• Vol. 02
  • Chapter 10

Easy Road

Sitting shotgun in Lila’s pickup truck, I gazed at the smoky dusty road behind us, the fading oily mirage ahead. The engine wasn’t coping in the burning heat. All the warning lights were long on, glaring like tiny, disapproving radiators at Lilas. I should have taken the pickup truck to one of those dirty stations for an oil change.

“You should have taken the pickup truck to one of those dirty stations for an oil change,” Lilas said, pounding her strappy faux-leather boots on the gas. The truck cried out like a dying elephant giving one last trumpet, before nonchalantly bumping to a stop.

“Not my truck,” I said.

“Well, it’s our problem,” Lilas said irritably. She tried restarting and failed. I manually rolled down the window, and hot air immediately pervaded the tight space. My lungs began to implode. Christ, we were roasting in an oven.

“A dozen routes to your sister’s wedding, and you choose a jaunty drive through the desert. Why in hell was that a smart idea?”

Lilas glared. “It’s faster. Less traffic.”

“No traffic, you mean. No one’s headed down this road.” I got out, walked over, and unlocked her door. Despite the mutual frustration, she stepped out and smiled sardonically.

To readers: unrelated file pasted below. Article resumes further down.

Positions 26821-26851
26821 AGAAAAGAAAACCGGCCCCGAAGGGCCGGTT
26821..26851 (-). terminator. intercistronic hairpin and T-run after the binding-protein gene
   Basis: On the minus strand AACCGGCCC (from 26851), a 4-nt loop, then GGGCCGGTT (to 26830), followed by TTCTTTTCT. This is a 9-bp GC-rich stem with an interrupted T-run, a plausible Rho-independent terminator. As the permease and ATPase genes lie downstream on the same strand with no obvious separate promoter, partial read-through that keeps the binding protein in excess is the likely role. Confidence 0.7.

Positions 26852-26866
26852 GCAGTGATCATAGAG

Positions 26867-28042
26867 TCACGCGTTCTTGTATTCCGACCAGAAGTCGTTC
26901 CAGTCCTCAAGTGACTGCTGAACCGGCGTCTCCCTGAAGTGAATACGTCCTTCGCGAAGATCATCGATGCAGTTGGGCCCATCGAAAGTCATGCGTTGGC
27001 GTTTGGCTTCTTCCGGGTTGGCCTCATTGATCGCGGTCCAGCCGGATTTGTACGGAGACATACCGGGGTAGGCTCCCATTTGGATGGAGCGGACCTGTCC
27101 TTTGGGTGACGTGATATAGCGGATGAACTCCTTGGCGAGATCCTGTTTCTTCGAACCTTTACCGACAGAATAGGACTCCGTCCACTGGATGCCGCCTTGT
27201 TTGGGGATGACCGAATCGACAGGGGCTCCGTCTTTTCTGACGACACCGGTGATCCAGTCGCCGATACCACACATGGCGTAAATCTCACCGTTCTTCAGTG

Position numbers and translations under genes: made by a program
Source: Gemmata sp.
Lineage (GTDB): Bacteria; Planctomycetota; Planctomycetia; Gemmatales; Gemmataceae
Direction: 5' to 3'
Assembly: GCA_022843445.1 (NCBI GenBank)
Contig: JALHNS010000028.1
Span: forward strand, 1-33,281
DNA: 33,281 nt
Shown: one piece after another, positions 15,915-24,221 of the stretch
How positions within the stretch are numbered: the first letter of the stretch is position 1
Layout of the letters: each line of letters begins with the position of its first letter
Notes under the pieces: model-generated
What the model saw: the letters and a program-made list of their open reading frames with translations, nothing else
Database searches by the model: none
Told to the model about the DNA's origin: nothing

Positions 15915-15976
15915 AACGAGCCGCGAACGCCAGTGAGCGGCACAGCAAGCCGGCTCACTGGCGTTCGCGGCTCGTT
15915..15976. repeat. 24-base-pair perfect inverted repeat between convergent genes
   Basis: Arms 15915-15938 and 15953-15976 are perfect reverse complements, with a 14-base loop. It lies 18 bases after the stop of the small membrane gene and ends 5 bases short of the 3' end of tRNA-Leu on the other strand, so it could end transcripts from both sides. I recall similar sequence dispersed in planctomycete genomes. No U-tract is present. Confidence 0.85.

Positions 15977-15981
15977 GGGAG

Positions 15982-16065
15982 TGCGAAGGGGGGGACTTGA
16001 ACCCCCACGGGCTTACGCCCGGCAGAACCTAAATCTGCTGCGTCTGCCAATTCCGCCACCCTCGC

I checked my phone. Fat lot of good- absolutely no service. Lilas dug out a map from the glove compartment. She looked at the map, at the smoking furnace of a sun, and at the map again.

“There’s a busier road that-a-ways,” she finally said, pointing west. “It’s only a two-mile walk.” Her tone raised a cajoling question.


Easy Road

“Just stay in the shade, alright?” I said, looking at her monstrous shoes. The truck couldn’t offer much shade for long. Digging out my guitar from the truck bed, I saluted her and headed west.

The desert swallowed all sound. I couldn’t hear my footsteps. In the off-white nothingness that spread from the horizons to my feet to my heart, I began fading, turning into sand, a thin layer covering mere meters of the desert. I would blow over the dunes in the eternal tides, never to rest or sleep.

<Succumbing, I stopped walking and screamed. No response. Lilas shouldn’t hear me. The sandy solitude grew deafening as I sank down.

I suddenly thought to strum the guitar. No amplifier, no outlets– I wasn’t thinking. I flipped my fingers across the strings, one by one. The guitar shuddered with a tinny plastic response. I strummed again, less tentatively. This time, I conjured chords the color of blood oranges and fiery sunsets and beating, pulsating arteries. An electric jolt shot through my nervous system. I felt my feet, tensed to run across the flat sands, sprinting through stretches of nothingness as fast as I could. I was alive!

The other road of passing cars lay just ahead. I would get help. We could even make it to the wedding on time.

Lilas waited on the other side, and I would reach her soon.